Las Casas first traveled to the Indies, to Santo Domingo, the capital of the growing Spanish colony of Española (today the island shared by the Dominican Republic and Haiti) in 1502 with his father, who was returning to the Indies for the second time as a merchant. Then, only about 18, he had already decided to enter the clergy and had started down the road to priesthood by taking minor orders. In that sense, he represented one of the great streams contributing to the forthcoming conquest of the Americas, the spiritual one. The Church, Roman Catholicism being the religion of Spain, played an immense role in the nature and process of the Spanish Conquest of the Indies, or, putting the event into a larger context, the European encounter with and reaction to a new world where the people did not know Christianity and worshipped in many different ways. Las Casas and his clerical peers who went to the Indies in this early period fervently sought to evangelize and convert the Indians to Christianity, and the story of Las Casas’s efforts is representative of the whole phenomenon of the evangelization of the Indians over the next half century, especially by members of the three great religious orders of the times, the Franciscans, Dominicans, and Augustinians.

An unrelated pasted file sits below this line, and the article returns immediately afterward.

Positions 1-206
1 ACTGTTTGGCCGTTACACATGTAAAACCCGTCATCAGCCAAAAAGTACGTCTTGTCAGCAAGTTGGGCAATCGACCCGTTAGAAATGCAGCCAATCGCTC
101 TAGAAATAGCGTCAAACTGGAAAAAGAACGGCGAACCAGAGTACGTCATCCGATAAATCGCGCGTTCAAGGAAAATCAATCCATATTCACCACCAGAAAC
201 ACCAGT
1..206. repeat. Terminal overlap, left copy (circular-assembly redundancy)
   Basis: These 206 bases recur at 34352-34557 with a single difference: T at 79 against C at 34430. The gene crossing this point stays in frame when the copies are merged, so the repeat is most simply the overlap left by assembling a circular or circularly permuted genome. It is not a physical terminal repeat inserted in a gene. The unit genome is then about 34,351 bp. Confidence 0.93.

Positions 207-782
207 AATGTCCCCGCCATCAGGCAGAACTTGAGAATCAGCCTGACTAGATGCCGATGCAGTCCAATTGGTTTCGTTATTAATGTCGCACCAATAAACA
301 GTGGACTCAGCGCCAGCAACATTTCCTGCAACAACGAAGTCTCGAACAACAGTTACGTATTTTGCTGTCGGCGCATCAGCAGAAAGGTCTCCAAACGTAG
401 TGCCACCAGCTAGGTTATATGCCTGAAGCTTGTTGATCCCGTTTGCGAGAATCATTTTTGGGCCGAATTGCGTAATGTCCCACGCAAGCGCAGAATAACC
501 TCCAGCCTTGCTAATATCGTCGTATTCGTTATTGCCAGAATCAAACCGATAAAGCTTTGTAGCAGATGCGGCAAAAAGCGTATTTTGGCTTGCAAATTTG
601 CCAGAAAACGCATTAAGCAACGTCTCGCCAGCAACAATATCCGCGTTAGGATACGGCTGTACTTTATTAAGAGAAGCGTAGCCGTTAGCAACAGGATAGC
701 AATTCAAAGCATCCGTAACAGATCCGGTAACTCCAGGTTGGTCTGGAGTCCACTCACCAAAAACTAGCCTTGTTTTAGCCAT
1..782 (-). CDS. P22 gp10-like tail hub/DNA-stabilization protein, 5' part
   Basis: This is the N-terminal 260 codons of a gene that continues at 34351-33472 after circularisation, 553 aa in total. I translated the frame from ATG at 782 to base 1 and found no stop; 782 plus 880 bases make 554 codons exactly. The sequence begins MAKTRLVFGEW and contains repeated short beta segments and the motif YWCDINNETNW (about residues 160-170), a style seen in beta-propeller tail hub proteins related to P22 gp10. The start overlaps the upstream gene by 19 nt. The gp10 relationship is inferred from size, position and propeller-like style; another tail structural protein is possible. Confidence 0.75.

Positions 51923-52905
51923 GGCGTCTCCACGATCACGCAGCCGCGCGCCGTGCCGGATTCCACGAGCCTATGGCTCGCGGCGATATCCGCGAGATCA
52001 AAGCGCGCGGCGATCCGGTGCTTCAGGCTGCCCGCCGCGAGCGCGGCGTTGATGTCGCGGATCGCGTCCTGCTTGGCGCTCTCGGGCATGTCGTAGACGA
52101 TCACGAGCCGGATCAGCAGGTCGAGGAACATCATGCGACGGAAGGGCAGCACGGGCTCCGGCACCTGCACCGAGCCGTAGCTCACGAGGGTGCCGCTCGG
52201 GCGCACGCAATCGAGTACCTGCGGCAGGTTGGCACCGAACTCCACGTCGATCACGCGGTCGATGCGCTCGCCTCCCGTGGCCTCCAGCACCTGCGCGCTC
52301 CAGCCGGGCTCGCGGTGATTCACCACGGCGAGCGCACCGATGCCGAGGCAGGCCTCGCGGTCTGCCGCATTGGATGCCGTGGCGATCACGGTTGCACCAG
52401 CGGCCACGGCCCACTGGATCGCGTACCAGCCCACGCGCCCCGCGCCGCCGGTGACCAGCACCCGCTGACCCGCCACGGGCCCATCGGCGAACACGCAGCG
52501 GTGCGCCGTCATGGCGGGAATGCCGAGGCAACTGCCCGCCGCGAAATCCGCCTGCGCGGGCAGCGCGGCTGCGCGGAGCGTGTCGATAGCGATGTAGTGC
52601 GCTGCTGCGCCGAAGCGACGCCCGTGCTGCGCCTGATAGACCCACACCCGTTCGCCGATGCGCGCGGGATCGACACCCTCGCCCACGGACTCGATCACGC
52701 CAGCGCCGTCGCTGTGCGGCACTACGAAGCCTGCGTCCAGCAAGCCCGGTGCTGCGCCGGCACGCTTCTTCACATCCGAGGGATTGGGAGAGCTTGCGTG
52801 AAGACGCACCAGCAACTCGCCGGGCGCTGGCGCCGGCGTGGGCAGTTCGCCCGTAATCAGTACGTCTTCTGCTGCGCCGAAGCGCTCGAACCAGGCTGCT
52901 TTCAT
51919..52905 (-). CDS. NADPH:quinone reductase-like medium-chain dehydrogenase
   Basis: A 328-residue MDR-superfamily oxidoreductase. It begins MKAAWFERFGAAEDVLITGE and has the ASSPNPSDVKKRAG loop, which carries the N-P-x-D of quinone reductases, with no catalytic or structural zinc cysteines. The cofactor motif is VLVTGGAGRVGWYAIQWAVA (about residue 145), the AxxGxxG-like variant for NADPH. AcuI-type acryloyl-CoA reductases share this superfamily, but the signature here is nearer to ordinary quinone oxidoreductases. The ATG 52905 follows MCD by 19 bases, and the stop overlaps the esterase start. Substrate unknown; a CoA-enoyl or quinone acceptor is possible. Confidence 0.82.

If Christianity represented one stream contributing to the river of Spaniards traveling to the Americas, another one was the role of his father as a merchant and trader. Like Columbus, the son of a Genoese merchant who traded throughout the Mediterranean world, Las Casas and his father were part of a merchant family whose fortunes rose and fell on the ships and goods they traded throughout the world as it was known to them at the end of the fifteenth century. The Spaniards and Portuguese made a good living at buying, transporting, and selling goods, from African slaves to sugar, across the nexus of Atlantic ports and merchants. The horizons of these merchants were expanded considerably by Portuguese explorations and trade down the coast of Africa in the fifteenth century and by Columbus’s truly revolutionary voyage across the Atlantic near the end of that century. Las Casas and his contemporaries were there, in fact, at the opening of a historical phenomenon now known more precisely as the “Atlantic World.” As Thomas Benjamin noted, “Prior to the fifteenth century, the peoples, societies, and politics in the Americas, Africa, and Europe had little or no contact with one another.” Columbus’s voyage, and the continuing exploration for trade and commerce down the African coast and out into the Atlantic islands by the Portuguese, changed that world from one of relative provinciality and isolation to one of connections, change, and growth. “The arrival of Europeans in West Africa and in the Americas,” Benjamin wrote, “transformed the lives and destinies of Africans and Indians, sometimes for better and more often for worse … the Atlantic World became a New World for all.”